How I Blocked Myself From Twitter For 3 Days

I’m a bit hesitant to say this but I blocked myself from Twitter and other (social) media snacking for 3 days – and I liked it.

(more…)

Make Your Own Query Language with Evernote Tags

Finding back items in Evernote is usually as simple as typing something, anything, into the search box and seeing the results appear as you type.

For slightly deeper data digging some of us might be tagging our notes and use the [tag:] query to get to very specific notes.

The problem begins when you need that note with that Word document attached to it. Or when you want to pull all your notes with .ppt attachments.

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Creating & Keeping Persistent Digital Memories

Recently I gave Rachel, one of my daughters, a collection of digital documents covering her teenage years and some of her childhood. The collection contains PDF’s, some saved HTML pages, WMV and MOV video’s, a few audio recordings in MP3 format and thousands of digital JPEG photos.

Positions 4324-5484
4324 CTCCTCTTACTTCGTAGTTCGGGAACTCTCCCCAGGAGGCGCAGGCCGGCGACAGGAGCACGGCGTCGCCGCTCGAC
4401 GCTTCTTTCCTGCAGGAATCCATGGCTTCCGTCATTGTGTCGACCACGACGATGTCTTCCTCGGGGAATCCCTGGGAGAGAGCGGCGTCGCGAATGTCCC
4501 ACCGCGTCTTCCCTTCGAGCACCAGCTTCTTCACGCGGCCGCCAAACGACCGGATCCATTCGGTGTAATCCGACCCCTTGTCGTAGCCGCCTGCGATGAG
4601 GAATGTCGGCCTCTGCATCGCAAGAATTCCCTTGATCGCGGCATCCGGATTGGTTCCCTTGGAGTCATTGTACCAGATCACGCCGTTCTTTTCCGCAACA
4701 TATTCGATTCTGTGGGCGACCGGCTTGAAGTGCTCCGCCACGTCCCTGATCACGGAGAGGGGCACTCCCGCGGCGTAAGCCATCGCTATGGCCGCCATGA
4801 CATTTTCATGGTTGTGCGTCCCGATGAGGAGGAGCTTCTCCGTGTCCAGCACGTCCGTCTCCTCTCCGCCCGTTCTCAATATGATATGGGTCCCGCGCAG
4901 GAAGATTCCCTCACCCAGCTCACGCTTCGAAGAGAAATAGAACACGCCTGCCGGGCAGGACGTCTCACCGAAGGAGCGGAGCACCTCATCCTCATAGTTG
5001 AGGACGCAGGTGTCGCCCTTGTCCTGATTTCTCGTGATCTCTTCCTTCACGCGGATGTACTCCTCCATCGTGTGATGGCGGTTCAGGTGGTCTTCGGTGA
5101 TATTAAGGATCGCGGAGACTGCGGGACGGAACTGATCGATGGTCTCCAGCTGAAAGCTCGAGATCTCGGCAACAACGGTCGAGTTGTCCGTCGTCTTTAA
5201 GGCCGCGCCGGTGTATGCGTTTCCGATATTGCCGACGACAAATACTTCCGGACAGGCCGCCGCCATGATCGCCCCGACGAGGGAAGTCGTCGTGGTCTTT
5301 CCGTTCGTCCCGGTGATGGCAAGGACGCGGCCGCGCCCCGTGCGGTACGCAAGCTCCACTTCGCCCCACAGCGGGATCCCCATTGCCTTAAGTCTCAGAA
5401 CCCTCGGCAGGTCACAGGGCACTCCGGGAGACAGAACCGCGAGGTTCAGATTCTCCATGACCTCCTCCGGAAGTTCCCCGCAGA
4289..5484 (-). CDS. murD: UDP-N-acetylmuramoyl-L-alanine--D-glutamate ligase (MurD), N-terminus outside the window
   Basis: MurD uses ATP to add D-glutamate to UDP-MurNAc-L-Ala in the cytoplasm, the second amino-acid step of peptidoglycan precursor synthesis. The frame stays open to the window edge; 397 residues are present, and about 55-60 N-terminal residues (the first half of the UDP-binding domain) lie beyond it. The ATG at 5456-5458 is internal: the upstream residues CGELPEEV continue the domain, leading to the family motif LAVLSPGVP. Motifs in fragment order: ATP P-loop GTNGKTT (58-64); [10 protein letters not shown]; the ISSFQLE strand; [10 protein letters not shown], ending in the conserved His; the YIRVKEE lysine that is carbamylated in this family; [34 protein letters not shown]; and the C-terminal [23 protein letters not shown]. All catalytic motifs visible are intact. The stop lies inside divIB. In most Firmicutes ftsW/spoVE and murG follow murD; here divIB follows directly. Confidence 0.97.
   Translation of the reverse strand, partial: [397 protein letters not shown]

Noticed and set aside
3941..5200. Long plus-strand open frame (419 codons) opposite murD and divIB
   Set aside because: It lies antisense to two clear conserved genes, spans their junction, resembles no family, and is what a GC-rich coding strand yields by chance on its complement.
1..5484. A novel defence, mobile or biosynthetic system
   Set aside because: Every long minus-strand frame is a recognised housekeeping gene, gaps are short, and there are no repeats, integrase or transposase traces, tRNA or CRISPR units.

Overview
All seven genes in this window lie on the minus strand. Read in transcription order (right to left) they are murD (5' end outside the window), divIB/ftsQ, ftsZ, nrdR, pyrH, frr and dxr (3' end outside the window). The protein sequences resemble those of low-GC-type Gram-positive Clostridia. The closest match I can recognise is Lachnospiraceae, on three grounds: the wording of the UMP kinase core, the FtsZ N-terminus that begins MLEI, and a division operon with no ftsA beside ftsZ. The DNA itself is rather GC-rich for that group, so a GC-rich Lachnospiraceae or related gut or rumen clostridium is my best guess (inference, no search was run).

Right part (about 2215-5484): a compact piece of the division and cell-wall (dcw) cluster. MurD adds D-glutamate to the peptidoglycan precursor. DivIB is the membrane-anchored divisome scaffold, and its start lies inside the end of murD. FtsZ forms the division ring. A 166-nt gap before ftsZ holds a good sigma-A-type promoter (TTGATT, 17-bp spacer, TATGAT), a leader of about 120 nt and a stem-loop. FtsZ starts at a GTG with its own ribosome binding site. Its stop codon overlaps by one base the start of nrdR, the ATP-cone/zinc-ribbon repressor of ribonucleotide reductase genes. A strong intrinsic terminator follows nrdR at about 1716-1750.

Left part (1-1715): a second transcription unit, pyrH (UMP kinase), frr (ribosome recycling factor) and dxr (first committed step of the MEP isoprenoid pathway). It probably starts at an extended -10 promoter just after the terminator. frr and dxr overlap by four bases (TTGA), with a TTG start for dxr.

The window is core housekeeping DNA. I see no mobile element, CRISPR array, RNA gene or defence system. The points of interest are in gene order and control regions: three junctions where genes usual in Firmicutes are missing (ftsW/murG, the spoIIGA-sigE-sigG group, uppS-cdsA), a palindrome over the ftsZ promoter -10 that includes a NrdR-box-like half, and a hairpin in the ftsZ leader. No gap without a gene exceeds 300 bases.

It’s a slice of a growing collection, a collection that encompasses the digitized memories of My Life. Thoughts, songs, clips, snapshots, links.

It’s a collection started in 1997 but by now containing items from long before that time; digitized photographs and video of my childhood and teen years, songs from back then, etc.

As time passed and the collection grew two main challenges emerged:

  • how do I make sure these items make it to my children?
  • where or how do they get the information about the items?

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Combined Searches: Powerful Data in TweetDeck

As a data processor I just had to switch to TweetDeck. The built-in Twitscoop view is a constant finger on the pulse of the community’s conversation; I “see” a lot of news and events approaching this way before they hit the news.